Leave Your Duplicity at the Cash Register
A short time ago while walking I found a badly wounded heron bird. Realizing I was right by a nature and wildlife preserve center I hurriedly and gently grabbed the bird in my sweater and headed towards the building. As I approached I thought, “Ah, how perfect, this center is actively protecting the wildlife every day. They will definitely want to help.”
I rushed through the front door and was met with an older woman dressed in her uniform sitting behind a desk. She looked begrudgingly at the heron and sat impatiently through my story of how I came to find the bird. After I finished, she imperiously looked away and back again and replied rather colorlessly, “Sorry, but we don’t deal with that here.” I was then shooed out the front and told to “google” another solution.
Did You Find Everything All Right?
It seems to be a common trend in society for persons to take on various external duties, but when a situation arises that requires a genuine call-of-action; one may not have the inner conviction to sincerely follow through.
Have you ever gotten to the checkout stand at a store and been given the routine question, “Hi, did you find everything all right?” When really the cashier is thinking: when will my shift be over and I can go home?! If you answer anything other than a compliant “Yes,” you will get a bewildered look and a reluctant answer.
Also, maybe it’s just a southern California thing, but how many times have you ran into someone you knew and in a disoriented manner, greeted and exchanged phrases such as, “dude, we should totally hang out,” “yeah, totally, let’s do it!” “I’ll have to call ya,” “For sure, can’t wait!” And nothing ever manifests from that exchange. We may feign, “Oh I miss you!” but never make any attempt to contact the “missed” person. Youth culture today is definitely saturated with such aforesaid flakiness and superficiality. Do we really mean what we say? Actions speak louder than words.
These are a few small scale examples, but if you open up any newspaper you will find countless large scale versions of the same principle. We are living in a duplicitous world of hypocrisy, where what we say fails to align with our inner world and external actions.
Old Habits Die Hard
As I reflect deeper, I have to ask: what is hypocrisy and am I guilty of it?
The definition according to google dictionary is: “the practice of claiming to have moral standards or beliefs to which one’s own behavior does not conform; pretense.” In modern language we can say, one who does not “walk their talk.”
This tendency to have a certain belief structure, while doing something which opposes that belief structure also comes up in one’s spiritual quest. As a sincere spiritual seeker there are constant challenges to face. When we are confronted with certain spiritual truths or principles which necessitate giving up certain activities or taking on new ones, are we ready to align ourselves?
In order to accomplish such a task, dedication to truth over relative comfort and gratification is compulsory. It is not enough to merely say or “believe” in something without acting on it. If you put on the dress of a police officer; yet don’t protect and serve the citizens, but instead cause them harm, then what good are you doing for yourself and for others? Such duplicity only produces confusion and distress. On the contrary, building our character and spiritual integrity actually offers the greatest benefit to all.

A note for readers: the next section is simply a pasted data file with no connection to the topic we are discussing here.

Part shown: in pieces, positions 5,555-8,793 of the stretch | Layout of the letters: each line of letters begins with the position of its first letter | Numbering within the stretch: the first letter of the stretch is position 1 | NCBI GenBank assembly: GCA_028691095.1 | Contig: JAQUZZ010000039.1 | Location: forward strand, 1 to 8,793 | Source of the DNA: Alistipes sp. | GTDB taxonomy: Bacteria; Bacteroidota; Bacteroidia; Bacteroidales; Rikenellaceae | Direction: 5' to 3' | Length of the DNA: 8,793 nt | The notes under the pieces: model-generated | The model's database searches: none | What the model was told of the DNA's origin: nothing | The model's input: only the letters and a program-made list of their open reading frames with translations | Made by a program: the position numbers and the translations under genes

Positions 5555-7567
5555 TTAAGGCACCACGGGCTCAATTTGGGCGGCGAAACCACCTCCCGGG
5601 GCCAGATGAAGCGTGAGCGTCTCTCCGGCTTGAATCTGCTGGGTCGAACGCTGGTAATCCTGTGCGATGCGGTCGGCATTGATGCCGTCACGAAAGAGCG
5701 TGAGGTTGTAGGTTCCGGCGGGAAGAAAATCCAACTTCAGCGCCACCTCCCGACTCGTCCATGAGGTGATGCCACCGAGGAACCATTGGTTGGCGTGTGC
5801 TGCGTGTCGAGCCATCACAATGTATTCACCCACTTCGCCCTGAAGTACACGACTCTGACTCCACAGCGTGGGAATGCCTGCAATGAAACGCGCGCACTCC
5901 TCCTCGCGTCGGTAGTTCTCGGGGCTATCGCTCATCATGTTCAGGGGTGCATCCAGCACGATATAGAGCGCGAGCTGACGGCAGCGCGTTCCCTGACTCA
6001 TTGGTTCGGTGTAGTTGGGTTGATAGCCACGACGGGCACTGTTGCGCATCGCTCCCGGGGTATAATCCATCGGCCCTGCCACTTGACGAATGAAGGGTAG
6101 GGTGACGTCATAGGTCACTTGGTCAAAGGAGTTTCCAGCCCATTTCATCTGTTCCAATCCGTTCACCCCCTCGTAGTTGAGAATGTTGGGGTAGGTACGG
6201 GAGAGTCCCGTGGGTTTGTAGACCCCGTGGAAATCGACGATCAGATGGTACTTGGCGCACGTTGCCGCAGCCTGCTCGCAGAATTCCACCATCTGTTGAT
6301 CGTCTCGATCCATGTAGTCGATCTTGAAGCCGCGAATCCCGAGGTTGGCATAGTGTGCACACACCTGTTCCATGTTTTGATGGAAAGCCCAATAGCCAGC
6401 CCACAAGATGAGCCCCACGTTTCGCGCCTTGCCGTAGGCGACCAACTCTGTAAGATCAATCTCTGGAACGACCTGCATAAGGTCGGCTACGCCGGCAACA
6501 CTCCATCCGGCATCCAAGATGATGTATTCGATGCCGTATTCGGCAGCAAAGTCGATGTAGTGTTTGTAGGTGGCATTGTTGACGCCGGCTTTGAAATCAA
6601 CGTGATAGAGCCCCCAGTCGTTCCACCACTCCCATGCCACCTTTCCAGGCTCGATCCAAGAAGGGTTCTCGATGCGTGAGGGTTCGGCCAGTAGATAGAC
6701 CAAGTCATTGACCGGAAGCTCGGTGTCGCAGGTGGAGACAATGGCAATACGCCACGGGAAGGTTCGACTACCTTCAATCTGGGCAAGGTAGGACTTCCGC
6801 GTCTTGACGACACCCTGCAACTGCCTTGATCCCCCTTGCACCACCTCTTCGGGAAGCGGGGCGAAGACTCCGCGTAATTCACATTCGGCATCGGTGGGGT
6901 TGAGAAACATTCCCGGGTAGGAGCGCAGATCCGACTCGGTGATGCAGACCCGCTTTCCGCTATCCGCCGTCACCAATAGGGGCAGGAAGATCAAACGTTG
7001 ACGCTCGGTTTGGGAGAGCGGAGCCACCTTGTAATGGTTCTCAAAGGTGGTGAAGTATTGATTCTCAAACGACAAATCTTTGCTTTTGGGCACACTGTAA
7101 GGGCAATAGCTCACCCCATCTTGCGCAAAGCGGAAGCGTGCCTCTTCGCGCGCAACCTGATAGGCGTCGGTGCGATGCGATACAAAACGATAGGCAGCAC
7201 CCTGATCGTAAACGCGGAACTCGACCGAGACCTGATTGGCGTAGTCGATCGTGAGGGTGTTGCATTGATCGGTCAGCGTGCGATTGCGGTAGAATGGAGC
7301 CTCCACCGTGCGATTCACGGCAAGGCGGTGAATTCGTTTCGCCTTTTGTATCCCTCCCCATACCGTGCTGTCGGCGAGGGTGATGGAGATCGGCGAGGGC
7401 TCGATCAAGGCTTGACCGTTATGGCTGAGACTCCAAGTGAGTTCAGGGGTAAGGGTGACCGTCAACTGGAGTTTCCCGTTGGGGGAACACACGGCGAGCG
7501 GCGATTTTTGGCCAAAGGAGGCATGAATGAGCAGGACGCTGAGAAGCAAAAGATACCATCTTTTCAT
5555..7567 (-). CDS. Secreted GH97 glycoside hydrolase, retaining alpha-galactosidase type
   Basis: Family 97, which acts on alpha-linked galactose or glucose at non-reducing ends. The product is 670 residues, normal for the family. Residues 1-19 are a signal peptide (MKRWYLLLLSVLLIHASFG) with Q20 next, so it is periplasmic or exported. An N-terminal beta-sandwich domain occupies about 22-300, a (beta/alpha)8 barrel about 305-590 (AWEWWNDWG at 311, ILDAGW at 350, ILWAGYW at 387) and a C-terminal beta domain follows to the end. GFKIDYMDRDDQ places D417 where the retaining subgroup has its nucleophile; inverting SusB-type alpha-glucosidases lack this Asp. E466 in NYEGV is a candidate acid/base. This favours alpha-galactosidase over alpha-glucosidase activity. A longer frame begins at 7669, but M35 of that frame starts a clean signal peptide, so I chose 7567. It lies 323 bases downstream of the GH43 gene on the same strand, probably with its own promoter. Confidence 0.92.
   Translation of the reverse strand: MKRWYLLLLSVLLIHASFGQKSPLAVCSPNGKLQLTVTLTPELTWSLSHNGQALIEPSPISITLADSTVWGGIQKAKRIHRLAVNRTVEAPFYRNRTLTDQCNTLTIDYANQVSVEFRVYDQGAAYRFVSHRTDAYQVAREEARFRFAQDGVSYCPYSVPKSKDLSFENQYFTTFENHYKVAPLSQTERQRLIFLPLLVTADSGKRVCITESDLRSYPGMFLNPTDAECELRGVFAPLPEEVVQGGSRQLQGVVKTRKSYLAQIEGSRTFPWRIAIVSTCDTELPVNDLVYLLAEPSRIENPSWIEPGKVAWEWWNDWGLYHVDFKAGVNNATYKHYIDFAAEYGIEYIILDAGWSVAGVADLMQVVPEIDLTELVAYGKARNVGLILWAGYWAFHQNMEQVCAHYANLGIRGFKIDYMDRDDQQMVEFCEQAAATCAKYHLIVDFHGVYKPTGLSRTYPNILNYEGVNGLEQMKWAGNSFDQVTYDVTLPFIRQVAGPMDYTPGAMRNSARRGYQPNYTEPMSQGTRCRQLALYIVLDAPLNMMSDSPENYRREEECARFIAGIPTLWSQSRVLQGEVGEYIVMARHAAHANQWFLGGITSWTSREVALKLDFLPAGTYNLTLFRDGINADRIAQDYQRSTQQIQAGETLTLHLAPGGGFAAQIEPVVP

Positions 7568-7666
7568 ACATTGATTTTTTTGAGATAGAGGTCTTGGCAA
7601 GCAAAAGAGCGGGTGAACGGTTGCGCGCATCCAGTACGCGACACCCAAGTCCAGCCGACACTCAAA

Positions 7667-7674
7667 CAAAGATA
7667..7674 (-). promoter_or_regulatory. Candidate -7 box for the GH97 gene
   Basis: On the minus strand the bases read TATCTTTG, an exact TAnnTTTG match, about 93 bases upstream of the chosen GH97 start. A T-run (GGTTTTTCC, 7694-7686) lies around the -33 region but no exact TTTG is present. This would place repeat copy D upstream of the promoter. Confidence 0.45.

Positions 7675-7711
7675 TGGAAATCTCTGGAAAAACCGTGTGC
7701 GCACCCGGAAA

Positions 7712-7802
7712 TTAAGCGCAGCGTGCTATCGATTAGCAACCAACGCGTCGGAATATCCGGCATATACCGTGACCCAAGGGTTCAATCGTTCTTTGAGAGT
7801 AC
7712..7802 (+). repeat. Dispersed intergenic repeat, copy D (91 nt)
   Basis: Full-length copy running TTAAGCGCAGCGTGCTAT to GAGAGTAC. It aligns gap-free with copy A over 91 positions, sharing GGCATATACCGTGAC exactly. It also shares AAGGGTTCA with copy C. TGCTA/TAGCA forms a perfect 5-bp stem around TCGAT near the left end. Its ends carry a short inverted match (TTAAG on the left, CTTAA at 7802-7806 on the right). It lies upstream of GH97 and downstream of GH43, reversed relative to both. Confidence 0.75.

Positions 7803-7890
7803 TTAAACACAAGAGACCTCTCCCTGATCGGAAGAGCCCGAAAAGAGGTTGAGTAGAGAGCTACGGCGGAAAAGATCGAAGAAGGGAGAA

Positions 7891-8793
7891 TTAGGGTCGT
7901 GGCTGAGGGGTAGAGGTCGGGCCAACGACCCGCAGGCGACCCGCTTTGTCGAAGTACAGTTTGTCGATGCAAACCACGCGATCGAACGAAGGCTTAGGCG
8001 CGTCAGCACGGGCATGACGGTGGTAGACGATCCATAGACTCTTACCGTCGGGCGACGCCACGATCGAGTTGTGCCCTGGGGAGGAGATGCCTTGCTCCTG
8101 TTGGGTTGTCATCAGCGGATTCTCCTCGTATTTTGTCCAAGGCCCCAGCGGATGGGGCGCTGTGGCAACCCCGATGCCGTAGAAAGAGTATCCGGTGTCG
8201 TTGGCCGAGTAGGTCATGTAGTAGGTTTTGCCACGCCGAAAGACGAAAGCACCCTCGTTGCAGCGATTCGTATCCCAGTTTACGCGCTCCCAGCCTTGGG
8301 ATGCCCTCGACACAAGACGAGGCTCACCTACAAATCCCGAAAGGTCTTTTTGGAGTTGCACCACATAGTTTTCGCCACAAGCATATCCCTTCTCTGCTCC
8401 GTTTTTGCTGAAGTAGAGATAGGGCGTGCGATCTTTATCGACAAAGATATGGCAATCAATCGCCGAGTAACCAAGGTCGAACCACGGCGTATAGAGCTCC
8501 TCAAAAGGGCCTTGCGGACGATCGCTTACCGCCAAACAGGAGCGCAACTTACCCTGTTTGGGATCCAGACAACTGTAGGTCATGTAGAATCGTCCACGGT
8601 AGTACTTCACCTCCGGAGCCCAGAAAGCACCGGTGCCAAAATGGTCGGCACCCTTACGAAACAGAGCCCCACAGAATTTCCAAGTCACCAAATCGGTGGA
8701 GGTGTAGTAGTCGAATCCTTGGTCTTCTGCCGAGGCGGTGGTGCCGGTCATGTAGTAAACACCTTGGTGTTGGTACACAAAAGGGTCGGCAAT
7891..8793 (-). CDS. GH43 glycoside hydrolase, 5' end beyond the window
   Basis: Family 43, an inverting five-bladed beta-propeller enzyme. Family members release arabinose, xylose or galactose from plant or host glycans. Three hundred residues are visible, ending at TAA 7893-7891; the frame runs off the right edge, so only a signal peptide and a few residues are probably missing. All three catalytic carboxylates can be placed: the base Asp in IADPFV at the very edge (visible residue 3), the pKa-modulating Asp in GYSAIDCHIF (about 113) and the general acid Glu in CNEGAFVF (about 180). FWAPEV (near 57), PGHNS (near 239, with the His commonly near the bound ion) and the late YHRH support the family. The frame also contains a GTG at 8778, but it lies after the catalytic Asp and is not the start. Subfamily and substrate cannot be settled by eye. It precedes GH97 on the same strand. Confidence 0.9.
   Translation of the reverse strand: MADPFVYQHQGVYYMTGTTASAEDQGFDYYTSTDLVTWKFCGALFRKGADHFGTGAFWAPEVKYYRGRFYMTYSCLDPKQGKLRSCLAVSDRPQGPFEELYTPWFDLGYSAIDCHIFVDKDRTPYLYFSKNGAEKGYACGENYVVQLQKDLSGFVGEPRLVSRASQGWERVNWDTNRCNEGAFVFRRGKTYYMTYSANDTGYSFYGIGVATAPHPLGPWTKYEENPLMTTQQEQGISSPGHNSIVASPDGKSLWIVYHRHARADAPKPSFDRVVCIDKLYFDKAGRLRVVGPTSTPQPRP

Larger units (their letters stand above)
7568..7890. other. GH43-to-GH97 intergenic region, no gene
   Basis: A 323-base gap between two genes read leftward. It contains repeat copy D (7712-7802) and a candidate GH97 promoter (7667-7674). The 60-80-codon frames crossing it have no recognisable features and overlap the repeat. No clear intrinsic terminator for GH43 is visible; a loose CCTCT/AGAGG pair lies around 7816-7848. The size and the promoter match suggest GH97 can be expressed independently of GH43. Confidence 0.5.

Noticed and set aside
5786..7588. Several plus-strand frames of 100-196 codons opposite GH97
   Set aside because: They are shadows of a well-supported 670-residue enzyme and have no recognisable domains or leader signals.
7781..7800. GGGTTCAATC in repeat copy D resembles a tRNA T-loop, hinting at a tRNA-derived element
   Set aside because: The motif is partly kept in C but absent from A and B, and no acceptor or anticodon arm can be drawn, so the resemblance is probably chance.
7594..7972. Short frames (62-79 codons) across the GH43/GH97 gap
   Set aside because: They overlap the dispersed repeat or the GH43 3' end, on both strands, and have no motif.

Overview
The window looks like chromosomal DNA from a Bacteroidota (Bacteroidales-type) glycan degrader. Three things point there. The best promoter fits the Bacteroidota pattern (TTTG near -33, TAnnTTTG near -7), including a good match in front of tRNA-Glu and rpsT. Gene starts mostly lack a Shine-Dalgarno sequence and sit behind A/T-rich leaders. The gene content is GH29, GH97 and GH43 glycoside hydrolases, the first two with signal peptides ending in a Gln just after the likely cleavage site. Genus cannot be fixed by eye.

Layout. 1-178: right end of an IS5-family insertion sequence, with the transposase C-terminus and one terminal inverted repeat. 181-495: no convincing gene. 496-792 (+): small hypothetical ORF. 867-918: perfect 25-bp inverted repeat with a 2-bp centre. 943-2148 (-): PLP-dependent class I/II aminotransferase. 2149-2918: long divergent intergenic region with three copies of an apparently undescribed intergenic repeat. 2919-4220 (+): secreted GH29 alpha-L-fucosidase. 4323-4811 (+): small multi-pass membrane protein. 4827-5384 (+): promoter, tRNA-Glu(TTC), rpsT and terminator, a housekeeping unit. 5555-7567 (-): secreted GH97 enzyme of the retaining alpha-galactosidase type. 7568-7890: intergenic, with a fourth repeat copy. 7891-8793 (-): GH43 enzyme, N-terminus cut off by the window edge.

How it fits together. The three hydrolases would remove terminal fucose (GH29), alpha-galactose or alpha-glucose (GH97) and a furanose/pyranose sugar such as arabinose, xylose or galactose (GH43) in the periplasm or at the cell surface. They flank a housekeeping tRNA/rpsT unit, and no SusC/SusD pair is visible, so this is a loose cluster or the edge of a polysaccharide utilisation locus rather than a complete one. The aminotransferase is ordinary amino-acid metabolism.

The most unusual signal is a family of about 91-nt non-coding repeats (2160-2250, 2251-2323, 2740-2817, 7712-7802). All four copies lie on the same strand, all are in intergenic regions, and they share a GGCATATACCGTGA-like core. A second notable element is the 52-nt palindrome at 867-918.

It may seem like a daunting task – as it is said, “old habits die hard.” But actually, great pleasure can be found in aligning with higher spiritual principles. In fact, great yogis and aspiring spiritualists accept such challenges with great ecstasy.
The Bhagavad Gita gives a beautiful gem of wisdom in this regard. There are two different types of pleasure. One is like poison in the beginning but like nectar at the end. And one is like nectar in the beginning but ends up just like poison.
The latter is happiness which is derived from contact of the senses with their objects. In other words, eating three bowls of ice cream is pleasurable in the beginning, but in the end you feel horrible! Contrast that to the former, which is a type of happiness that comes from the process of self-realization and character development. For example, say you are beginning the path to living a pure life, but you’re addicted to cigarettes. To give that up in order to continue on the path of purity can be extremely difficult and feel awful. But once you rid yourself from that habit, much joy and benefit is reaped.
The Invisible Anchor
Once you can distinguish between these two different types of pleasure then you must be honest with yourself. What kind of pleasure are you looking for in life? That which inevitably depletes you or that which gives renewed strength and inner satisfaction? Then when you are honest, you can begin to gauge whether your actions are actually representing the convictions you claim. Otherwise it’s like having a boat with the anchor down below while trying to paddle forward. It just doesn’t work; you will never get anywhere like that! We shouldn’t adapt our spiritual path to our level of comfort; rather, we should adjust ourselves so as to become spiritually fit to paddle forth.
To embark on the spiritual quest means to pull up this anchor of hypocrisy and accept personal change in order to reach your desired destination.